As an employment lawyer, I get a lot of questions from individuals working for banks, airlines, telecommunications companies, broadcasters and other non-unionized, federally regulated businesses in Canada. Often, they’re facing complications with their job and want to know more about their options.
Unlike employees in other fields, workers in these industries are governed by the federal Canada Labour Code (CLC). But employees under the CLC still have the same (and in some cases, better) protections as those working under provincial regulations.
Here’s a closer look at some of the most common questions about what rights employees have in federally regulated industries.
How do termination and unjust dismissal work for federally regulated employees?
When it comes to terminations, federally regulated employees actually have greater job protection than workers governed by provincial legislation.
Non-unionized workers who have worked for at least 12 months and are in a non-managerial role can only be dismissed if they are fired for cause, such as serious misconduct, or because their job no longer exists. A July 2016 Supreme Court of Canada decision made it clear that termination can occur only if those criteria are met.
By contrast, provincially regulated employees can be dismissed for any reason, as long as it’s not discriminatory and a complete severance package is provided.
If you believe you were fired from your federally regulated job without a valid reason, you can make a complaint for unjust dismissal and seek reinstatement. But you have to take this step within 90 days of your dismissal.
That’s why I always recommend talking to an employment lawyer at Samfiru Tumarkin LLP before you accept a termination or severance offer, especially if you have been let go for cause. Many dismissals for cause are illegitimate, which could mean being reinstated to your position or getting substantial severance pay.
How much severance pay do federally regulated employees get?
Many federally regulated employees I’ve spoken to believe they’re owed far less severance than a provincially regulated worker. Under the CLC, severance can be as little as five days’ wages — if you’ve worked at least 12 consecutive months.
But a proper severance package for a federally regulated employee must also include common law compensation. This amount is calculated by considering a number of factors, including an employee’s age, position or job title, level of compensation, length of service and availability of new employment. Common law severance pay can add up to as much as 24 months’ pay.
Can federally regulated workers be put on temporary layoffs?
Like provincially regulated workers, federally regulated workers do not have to accept a temporary layoff. They have the right to treat the layoff as a termination and receive full severance pay.
In fact, there are only two instances in which an employer can legally enact a layoff: if the employee has signed an employment agreement that gives their employer the right to implement one or if the employee has accepted temporary layoffs in the past as part of their employment. For example, most seasonal employees regularly accept temporary layoffs.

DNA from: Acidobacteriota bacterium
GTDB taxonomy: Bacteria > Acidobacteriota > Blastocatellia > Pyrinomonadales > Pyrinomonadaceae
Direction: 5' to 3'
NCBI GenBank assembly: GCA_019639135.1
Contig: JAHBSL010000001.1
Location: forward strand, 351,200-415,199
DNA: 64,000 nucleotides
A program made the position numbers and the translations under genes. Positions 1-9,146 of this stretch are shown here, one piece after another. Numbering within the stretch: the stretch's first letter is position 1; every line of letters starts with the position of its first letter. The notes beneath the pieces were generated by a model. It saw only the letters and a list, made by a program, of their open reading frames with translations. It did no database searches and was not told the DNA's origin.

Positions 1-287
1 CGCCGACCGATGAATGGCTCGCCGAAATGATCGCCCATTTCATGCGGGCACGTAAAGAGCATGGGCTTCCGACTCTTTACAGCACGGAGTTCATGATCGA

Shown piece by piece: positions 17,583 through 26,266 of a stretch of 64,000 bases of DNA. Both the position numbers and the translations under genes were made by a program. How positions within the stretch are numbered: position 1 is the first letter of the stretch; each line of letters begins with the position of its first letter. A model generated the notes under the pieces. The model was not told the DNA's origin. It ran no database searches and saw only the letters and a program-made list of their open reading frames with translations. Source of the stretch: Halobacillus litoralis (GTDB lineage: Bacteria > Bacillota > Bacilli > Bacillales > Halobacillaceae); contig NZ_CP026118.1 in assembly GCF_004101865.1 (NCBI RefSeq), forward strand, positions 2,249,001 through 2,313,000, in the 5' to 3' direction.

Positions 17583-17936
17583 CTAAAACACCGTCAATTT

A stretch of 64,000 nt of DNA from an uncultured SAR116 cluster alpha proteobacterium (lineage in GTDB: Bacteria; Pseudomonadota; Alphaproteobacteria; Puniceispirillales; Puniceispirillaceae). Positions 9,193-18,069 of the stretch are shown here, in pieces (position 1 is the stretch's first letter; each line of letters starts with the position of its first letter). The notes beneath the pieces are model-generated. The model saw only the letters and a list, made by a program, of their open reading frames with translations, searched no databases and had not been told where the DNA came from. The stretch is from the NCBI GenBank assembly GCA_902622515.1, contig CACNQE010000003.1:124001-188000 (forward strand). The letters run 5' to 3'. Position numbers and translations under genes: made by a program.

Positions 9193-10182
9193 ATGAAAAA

I’ve helped many employees, both provincially and federally regulated, negotiate full severance packages after being temporarily laid off.
Do federally regulated employees have to accept major job changes?
As with temporary layoffs, federally regulated employees do not have to accept significant changes to the terms of their employment. If an employer tries to implement a change in pay, position or title, job responsibilities, schedule or any other major part of the job, this would trigger a constructive dismissal. Employees who are constructively dismissed are owed severance and possibly additional damages.
If your employer is trying to introduce changes to your job, it is important to speak to an employment lawyer right away. Accepting the change may prevent you from later taking legal action against the company.
Do federally regulated employees get overtime pay?
Federally regulated employees who are salaried qualify for overtime pay once they work more than eight hours per day or 40 hours per week. Overtime may also apply to managers, depending on the nature of their duties.
Compensation must be either time and a half or paid time off at that rate. Employers are required to provide this extra compensation even when an employee works overtime without permission from the company. Businesses that discipline or fire workers who put in extra hours without initial approval may be engaging in a reprisal, which could entitle the affected employee to financial damages.
Do you have questions about your rights as an employee in a federally regulated industry?
Contact the firm or call 1-855-821-5900 to secure assistance from an employment lawyer in Ontario, Alberta or British Columbia, and get the advice you need.
Lior Samfiru is an employment lawyer and partner at Samfiru Tumarkin LLP, one of Canada’s leading law firms specializing in employment law and disability claims. He provides free advice as the host of Canada’s only Employment Law Show on TV and radio.